4. Segmental expression of developmental regulatory genes. The spectacular finding that the interneuromeric boundaries in the brain correspond with the limits of expression of a number of developmentally significant genes, and that each neuromere can thus be characterized by a specific set of gene expressions (conferring to them a “molecular identity“), has revolutionized neuromorphology. Whereas the longitudinal zonal model, advocated by Herrick (1910), Kuhlenbeck (1973) and many others, has dominated comparative neuroanatomy for almost a century, at present a complementary segmental morphological paradigm for understanding the structural organization of the vertebrate neuraxis, clearly prevails.
5. Molecular underpinning of the concept of Bergquist and Källén. Puelles and Rubenstein (1993) published a model of the mammalian brain, based on a diagrammatic medial view of the brain of a 12.5-day-old mouse embryo, in which the ventricular surface was subdivided by transverse lines into neuromeres, and by a curved horizontal line into a dorsal alar plate and a ventral basal plate. The expression domains of 45 different (putative) developmental regulatory genes were systematically plotted in this model. It appeared that these expressions consistently respected the proposed transverse and longitudinal boundaries. This model was revised in Puelles and Rubenstein (2003), and once again in Puelles et al. (2007); Figure 8C). The general conclusions drawn from these models were: (1) that the wall of the embryonic brain can be subdivided into a number of “rectangular” domains, each of which is characterized by the expression of a unique combination of developmental regulatory genes, and (2) that these molecularly defined domains represent radially oriented histogenetic units (Puelles and Medina, 2002; Puelles et al., 2004, 2007).
Parallel studies on genes involved functionally at the so-called “isthmic organizer” (review in Echevarria et al., 2003) have revealed special patterning effects restricted to midbrain and rostral hindbrain, including the cerebellum, which partly explains the columnar singularities detected at these levels.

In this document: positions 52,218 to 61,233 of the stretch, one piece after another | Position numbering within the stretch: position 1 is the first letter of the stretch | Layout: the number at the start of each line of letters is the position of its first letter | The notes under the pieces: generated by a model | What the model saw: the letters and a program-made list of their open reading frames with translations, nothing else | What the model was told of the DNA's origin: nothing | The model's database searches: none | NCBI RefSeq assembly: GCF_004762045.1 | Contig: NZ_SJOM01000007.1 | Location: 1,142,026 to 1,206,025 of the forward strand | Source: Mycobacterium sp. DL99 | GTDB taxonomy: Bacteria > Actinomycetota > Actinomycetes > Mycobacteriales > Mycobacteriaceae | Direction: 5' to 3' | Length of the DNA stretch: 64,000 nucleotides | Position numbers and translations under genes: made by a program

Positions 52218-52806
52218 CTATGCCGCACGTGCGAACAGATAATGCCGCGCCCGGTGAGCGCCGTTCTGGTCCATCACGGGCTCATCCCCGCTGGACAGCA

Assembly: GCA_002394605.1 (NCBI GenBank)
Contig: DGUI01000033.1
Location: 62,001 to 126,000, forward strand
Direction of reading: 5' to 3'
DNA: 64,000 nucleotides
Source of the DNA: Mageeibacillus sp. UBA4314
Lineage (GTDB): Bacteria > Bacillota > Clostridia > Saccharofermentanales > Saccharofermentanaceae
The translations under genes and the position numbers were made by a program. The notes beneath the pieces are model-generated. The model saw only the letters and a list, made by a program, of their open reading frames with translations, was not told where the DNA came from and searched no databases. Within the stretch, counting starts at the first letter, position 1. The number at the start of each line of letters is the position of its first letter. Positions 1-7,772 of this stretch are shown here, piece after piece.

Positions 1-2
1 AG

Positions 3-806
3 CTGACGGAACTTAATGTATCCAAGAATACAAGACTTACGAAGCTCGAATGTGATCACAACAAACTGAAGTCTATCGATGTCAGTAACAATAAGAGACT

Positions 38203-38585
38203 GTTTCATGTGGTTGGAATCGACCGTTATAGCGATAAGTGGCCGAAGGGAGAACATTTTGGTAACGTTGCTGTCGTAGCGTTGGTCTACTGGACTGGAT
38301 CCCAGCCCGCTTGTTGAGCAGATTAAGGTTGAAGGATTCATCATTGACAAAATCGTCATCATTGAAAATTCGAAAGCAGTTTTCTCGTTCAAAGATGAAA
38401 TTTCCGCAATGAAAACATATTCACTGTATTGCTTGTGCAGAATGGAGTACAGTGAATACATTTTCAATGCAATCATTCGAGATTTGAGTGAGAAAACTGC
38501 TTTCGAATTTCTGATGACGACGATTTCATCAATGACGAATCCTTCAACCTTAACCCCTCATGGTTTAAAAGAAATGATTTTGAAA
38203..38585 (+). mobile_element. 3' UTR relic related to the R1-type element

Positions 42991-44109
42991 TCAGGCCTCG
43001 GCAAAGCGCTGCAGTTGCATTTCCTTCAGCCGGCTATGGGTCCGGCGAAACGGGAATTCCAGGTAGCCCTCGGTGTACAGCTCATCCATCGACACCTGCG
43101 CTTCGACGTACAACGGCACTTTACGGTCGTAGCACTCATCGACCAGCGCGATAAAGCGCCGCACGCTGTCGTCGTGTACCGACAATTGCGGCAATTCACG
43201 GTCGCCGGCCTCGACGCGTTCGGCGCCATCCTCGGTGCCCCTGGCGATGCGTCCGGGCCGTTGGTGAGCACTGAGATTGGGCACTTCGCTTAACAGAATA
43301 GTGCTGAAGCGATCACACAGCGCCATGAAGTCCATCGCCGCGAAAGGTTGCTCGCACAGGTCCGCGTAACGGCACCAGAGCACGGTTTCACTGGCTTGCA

This brief review of the recent literature may suffice to show that in future studies on the structural organization of the vertebrate brainstem, longitudinal zones as well as transverse bands or neuromeres should be taken into consideration, and that the search for radially arranged, fundamental histogenetic units will have to be placed central in such studies.
During the last decades, Luis Puelles and his collaborators have published a number of studies on the relationship between the localization of cell masses and the neuromeric organization in the brainstem of amniotes. Some of these studies were (largely) based on gene expression patterns (Aroca and Puelles, 2005; Puelles et al., 2007; Marín et al., 2008); others were based on quail-chick grafting experiments (Marín and Puelles, 1995; Cambronero and Puelles, 2000), and still others on the immunoreactivity of particular markers (Puelles and Medina, 1994; Puelles and Verney, 1998; Ju et al., 2004). In all of these studies, the results were summarized in tabular fate maps, one of which is reproduced in Figure 9. I used the data accumulated in the publications mentioned for the preparation of a provisional topological chart, in which the various cell masses are projected on a natural plane, viz. the ventricular surface of the brainstem (Figure 10). On the basis of this result, I encourage my friend Luis Puelles and other workers in this field, to present their future results in a topological, rather than in a tabular fashion.